American Blogger Documentary Debuts Trailer, and Everyone Gets UpsetSunny Chanel
I am a professional blogger and I, for one, would never want a movie made of my career for a couple of reasons. First, my work day is totally boring. I sit at my desk, usually in sweats, and type on a laptop all day. This is not compelling in any way, shape, or form. Secondly, I’m so busy with my day job of writing, writing, and more writing that I don’t have time to perfectly accessorize and clean my home and make it ready for the cameras. And forget about lounging in a hammock with a cute hat and waxing poetic about life as a blogger — that will never happen. That said, a documentary about bloggers is not the first thing I would rush out to see. But perhaps others would feel more inclined? The filmmakers behind American Blogger certainly hope so.
The upcoming documentary American Blogger examines this profession, my profession, and attempts to take what is normally a low-key landscape and a world that is usually only examined in its own blog posts and conferences and turn it into a slick feature film with what the filmmakers call “beautiful cinematography.”
Here is a little back story for you: Christopher Wiegand’s wife, Casey Wiegand, has a blog called The Wiegands. He decided to do a documentary about the mom blogging movement by jumping into an Airstream, driving across the country, and visiting 51 of his wife’s closest blogger friends over the course of two months. “I want to validate these bloggers,” he says. “It’s really cool and can have a huge impact on society.”
Many would argue that these bloggers are already totally validated and don’t need a film to confirm that. And the idea that they “can have a huge impact”? I think that happened years ago when parenting bloggers came onto the scene and proved themselves to be a strong, profitable, influential, diverse bunch. While the word “diverse,” was used in my last sentence, there isn’t much that is diverse in the subjects who appear in the trailer, with the majority of them being white, blonde. and seemingly affluent. This is one of the biggest criticisms that people (and when I say “people,” I mean “my people” — my fellow bloggers on Facebook) have with the trailer.
The amazing and talented Katherine Stone of Postpartum Progress wrote:
“Our community isn’t perfect. By any means. But it is much more diverse. We write about all sorts of things, and lifestyle/fashion is just one among a multitude of topics. We’re young and old. Married and unmarried. Different races, different genders, different sexual preferences, different socio-economics. Some of us care what our houses look like and some of us don’t. Some of us wear scarves and some don’t. And while we sometimes blow it and are still learning from each other how to better embrace and respect one another, at least we’re having the conversations. We’re trying. This (film) does nothing to honor that.”
When watching the trailer, it looks like a specifically curated subset of the blogging community and not a reflection of the “American blogger” as mentioned in the title of the film. It seems that this is the biggest issue. It does not deliver what it advertises.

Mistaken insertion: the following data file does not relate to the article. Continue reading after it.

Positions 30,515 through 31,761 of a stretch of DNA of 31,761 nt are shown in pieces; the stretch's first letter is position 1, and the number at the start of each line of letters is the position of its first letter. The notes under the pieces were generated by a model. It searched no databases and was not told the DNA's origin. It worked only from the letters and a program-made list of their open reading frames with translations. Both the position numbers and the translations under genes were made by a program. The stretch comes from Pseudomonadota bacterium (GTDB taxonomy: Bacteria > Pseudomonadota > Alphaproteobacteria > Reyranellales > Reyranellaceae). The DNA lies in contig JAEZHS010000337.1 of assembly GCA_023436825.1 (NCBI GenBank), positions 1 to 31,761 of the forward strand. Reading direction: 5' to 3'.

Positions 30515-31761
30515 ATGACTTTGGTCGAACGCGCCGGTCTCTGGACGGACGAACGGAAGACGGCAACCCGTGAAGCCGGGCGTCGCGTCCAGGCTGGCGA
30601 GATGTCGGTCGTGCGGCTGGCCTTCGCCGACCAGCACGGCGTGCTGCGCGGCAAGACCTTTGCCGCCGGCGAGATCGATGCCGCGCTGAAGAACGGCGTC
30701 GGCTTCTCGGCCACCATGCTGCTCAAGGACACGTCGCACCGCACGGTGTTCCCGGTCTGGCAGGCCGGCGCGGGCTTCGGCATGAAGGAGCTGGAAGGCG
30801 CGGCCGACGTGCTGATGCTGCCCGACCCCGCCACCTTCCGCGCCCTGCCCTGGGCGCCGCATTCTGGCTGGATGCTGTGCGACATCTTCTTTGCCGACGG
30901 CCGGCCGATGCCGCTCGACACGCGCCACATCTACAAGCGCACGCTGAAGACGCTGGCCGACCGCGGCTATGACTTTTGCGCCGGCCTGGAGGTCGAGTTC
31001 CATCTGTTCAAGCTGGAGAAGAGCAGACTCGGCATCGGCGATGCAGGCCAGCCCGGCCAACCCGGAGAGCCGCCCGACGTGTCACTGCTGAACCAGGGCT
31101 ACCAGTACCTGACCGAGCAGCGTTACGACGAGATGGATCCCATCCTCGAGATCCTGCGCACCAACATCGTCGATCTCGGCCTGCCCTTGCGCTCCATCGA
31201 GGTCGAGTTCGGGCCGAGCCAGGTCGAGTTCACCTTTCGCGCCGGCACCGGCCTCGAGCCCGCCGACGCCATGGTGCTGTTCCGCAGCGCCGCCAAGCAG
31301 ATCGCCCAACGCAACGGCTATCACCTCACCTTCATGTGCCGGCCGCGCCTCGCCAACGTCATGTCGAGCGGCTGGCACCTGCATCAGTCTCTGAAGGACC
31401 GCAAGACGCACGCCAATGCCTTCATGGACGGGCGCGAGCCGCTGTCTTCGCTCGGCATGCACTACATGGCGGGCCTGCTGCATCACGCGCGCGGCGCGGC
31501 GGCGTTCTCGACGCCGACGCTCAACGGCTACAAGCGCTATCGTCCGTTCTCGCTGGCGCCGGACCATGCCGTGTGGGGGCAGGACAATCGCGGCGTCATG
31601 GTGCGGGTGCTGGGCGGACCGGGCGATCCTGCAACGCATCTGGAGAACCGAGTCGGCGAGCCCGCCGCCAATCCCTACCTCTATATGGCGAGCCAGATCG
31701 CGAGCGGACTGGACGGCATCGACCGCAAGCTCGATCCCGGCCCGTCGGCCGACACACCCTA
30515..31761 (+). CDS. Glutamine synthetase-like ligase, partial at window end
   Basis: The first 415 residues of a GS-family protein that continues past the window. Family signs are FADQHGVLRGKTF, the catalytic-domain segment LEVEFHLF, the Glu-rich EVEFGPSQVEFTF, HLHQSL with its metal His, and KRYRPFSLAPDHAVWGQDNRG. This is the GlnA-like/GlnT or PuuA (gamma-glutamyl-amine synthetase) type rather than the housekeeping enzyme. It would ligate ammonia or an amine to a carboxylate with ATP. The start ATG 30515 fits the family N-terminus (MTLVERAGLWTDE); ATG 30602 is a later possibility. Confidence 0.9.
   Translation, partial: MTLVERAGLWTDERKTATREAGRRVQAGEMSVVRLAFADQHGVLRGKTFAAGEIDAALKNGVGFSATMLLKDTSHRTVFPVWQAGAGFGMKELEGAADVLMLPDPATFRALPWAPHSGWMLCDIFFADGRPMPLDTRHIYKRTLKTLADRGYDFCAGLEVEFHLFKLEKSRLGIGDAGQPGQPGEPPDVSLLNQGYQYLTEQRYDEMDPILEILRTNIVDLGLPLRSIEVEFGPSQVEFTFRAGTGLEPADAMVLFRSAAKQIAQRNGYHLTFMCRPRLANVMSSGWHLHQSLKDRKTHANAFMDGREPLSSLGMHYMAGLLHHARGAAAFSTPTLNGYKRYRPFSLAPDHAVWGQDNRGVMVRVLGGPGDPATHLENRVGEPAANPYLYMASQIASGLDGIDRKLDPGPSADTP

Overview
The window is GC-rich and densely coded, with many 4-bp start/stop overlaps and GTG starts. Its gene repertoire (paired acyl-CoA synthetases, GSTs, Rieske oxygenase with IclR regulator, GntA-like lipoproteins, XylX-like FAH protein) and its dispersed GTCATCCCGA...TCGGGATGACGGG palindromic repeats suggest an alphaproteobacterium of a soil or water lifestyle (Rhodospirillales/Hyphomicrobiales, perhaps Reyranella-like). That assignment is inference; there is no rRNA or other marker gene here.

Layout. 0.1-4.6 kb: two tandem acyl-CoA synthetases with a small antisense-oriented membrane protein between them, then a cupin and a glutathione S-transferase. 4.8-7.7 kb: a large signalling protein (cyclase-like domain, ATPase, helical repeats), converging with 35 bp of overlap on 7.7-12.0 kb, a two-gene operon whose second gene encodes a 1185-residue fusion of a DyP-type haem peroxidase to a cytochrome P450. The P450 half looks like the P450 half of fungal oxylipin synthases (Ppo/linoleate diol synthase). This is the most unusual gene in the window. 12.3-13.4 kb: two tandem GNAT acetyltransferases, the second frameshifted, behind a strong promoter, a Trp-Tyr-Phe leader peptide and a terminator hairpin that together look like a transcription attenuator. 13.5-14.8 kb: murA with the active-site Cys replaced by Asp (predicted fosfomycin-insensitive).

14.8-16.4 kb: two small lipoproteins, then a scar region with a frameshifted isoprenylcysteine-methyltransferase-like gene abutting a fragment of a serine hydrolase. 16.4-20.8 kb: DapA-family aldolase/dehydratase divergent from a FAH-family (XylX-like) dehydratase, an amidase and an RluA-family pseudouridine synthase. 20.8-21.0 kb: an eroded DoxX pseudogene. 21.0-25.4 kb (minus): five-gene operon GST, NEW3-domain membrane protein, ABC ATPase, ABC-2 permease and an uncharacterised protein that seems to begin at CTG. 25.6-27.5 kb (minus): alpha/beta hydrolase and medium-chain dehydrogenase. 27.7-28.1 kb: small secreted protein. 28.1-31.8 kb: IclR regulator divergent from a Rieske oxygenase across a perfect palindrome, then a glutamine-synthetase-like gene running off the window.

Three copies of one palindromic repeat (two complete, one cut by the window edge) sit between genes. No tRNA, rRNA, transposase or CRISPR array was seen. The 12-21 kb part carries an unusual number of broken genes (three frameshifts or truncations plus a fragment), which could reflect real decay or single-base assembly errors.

The one-and-only Kristen Howerton of Rage Against the Minivan wrote of the issue of diversity in the film stating that it “is getting some (deserved) pushback because it appears that 98% of the subjects are young, attractive, hipster white women. Thankfully, the blogging landscape I’ve been a part of for the past 7 years is much more diverse in every way.”
The filmmaker defended the lack of diversity in the film saying, “I’m not the kind of person who’s going to slot someone in there just because I don’t want to be accused of something. I’m not going to throw in a random person just to be able to check it off my list.” But it seems a bit odd that the blogging world he chooses to depict is lacking a diversity of skin tones and lifestyle.
Wiegand apparently anticipated this reaction and wrote on his website:
“The name ‘American Blogger’ came not because I am representing all of America but because I am traveling America (40 states) in my Airstream and telling the story of the Blogger. This film is not supposed to be, nor is it, representing bloggers or America as a whole by any means. These are the women that said yes to my request, they knew my wife and trusted that I would tell this story in a positive way. “
And it’s not just the issues of race and lifestyle that are being talked about; it’s more than just that.
“To be clear, it’s not so much the people IN the trailer but the maker OF the trailer that people are talking about. The person who created the thing who doesn’t realize what a ridiculously narrow view of the world has just been created as a representation of a much larger whole…Who has, perhaps unwittingly, made my beloved community the source of ridicule. It’s the clueless creator of the creation who thinks I needed him to tell me that I could change the world. Guess what, dude? I’ve been changing it just fine for 10 years without your help.”
Maybe we are all jumping to conclusions? Maybe the short trailer with its self congratulatory “voice-of-god” narration doesn’t tell the whole story? Let’s hope more diversity is represented and that these bloggers, many of whom are very well respected, don’t fall victim to ridicule as Katherine predicted. But with all the comments made about the film, one thing still doesn’t sell me on it. It’s a documentary about blogging. Shouldn’t we all just go out and READ the blogs instead?
Photo Source: American Blogger/Facebook